Project description:<h4>Background</h4>Childhood trauma is associated with greater depression severity among individuals with bipolar disorder. However, the mechanisms that explain the link between childhood trauma and depression severity in bipolar disorder remain poorly understood. The mediational role of attachment insecurity in childhood and adulthood was assessed in the current study.<h4>Methods</h4>Participants with bipolar disorder (N = 143) completed measures of childhood trauma (Childhood Trauma Questionnaire), attachment insecurity (Experiences in Close Relationships Scale) and depression severity (Hamilton Depression Rating Scale) as part of the Prechter Longitudinal Study of Bipolar Disorder. A sequential mediation model was tested using path analysis: the direct and indirect effects of childhood trauma on depression severity with attachment insecurity (attachment anxiety and avoidance) in childhood (mother and father) and adulthood (partner) as mediators were estimated.<h4>Results</h4>The final path model demonstrated an excellent fit to the data (comparative fit index = 0.996; root mean square error of approximation = 0.021 [90% confidence interval = 0.000-0.073]). Supporting the hypothesised sequential mediation model, maternal attachment anxiety in childhood and romantic attachment avoidance in adulthood partially mediated the relationship between childhood trauma and depression severity; this effect accounted for 12% of the total effect of childhood trauma on depression severity.<h4>Conclusion</h4>Attachment insecurity in childhood and adulthood form part of the complex mechanism informing why people with bipolar disorder who have a history of childhood trauma experience greater depression severity. Addressing attachment insecurity represents a valuable psychotherapeutic treatment target for bipolar disorder.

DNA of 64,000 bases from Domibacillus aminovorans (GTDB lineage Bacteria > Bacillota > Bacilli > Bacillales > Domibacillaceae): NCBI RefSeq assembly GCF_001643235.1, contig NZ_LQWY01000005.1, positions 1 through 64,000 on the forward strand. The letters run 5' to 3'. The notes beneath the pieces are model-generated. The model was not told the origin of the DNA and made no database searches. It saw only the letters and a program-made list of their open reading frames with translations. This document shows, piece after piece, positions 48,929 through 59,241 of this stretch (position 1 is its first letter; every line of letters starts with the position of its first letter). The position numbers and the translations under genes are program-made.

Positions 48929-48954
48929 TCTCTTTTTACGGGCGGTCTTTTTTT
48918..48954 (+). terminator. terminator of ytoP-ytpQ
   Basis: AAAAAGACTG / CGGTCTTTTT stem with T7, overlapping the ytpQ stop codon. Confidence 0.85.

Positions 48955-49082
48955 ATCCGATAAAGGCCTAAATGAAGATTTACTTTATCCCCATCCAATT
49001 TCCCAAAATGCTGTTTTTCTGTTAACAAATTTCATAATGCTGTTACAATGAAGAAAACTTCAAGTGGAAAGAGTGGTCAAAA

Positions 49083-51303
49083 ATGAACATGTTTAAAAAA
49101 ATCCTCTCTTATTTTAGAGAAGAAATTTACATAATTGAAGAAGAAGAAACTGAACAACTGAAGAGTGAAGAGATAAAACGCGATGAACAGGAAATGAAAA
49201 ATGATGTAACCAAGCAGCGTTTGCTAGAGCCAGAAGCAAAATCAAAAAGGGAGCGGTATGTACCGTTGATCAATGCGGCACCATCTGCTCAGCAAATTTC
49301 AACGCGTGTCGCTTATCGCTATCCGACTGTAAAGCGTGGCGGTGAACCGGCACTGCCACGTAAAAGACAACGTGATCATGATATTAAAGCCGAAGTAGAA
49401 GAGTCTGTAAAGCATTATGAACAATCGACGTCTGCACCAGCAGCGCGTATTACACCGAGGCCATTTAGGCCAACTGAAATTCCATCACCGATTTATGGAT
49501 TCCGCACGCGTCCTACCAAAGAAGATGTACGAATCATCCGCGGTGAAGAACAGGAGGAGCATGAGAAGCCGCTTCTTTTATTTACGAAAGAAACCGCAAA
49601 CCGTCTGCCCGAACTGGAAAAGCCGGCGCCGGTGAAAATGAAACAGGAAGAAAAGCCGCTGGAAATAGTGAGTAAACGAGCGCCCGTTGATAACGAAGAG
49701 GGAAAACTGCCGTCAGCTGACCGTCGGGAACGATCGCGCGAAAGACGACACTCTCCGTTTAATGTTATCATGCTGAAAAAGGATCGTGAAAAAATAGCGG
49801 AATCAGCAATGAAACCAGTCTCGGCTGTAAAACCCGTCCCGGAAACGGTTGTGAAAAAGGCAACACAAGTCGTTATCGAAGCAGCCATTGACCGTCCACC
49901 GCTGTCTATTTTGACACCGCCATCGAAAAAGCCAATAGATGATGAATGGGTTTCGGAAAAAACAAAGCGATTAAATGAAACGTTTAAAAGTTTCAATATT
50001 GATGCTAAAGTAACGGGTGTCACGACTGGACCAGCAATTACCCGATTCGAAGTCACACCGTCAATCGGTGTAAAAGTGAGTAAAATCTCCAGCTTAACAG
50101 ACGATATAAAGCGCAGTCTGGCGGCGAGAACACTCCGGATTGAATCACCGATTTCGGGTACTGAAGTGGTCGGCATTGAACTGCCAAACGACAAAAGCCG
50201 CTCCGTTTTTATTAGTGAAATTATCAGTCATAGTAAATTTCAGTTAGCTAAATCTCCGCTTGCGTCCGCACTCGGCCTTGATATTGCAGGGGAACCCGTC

Project description:Internet and smartphone addiction have become important social issues. Various studies have demonstrated their association with clinical and psychological factors, including depression, anxiety, aggression, anger expression, and behavioral inhibition, and behavioral activation systems. However, these two addictions are also highly correlated with each other, so the consideration of the relationship between internet and smartphone addiction can enhance the analysis. In this study, we considered the copula regression model to regress the bivariate addictions on clinical and psychological factors. Real data analysis with 555 students (age range: 14-15 years; males, N = 295; females, N = 265) from South Korean public middle schools is illustrated. By fitting the copula regression model, we investigated the dependency between internet and smartphone addiction and determined the risk factors associated with the two addictions. Furthermore, by comparing the model fits of the copula model with linear regression and generalized linear models, the best copula model was proposed in terms of goodness of fit. Our findings revealed that internet and smartphone addiction are not separate problems, and that associations between them should be considered. Psychological factors, such as anxiety, the behavioral inhibition system, and aggression were also significantly associated with both addictions, while ADHD symptoms were related to internet addiction only. We emphasize the need to establish policies on the prevention, management, and education of addiction.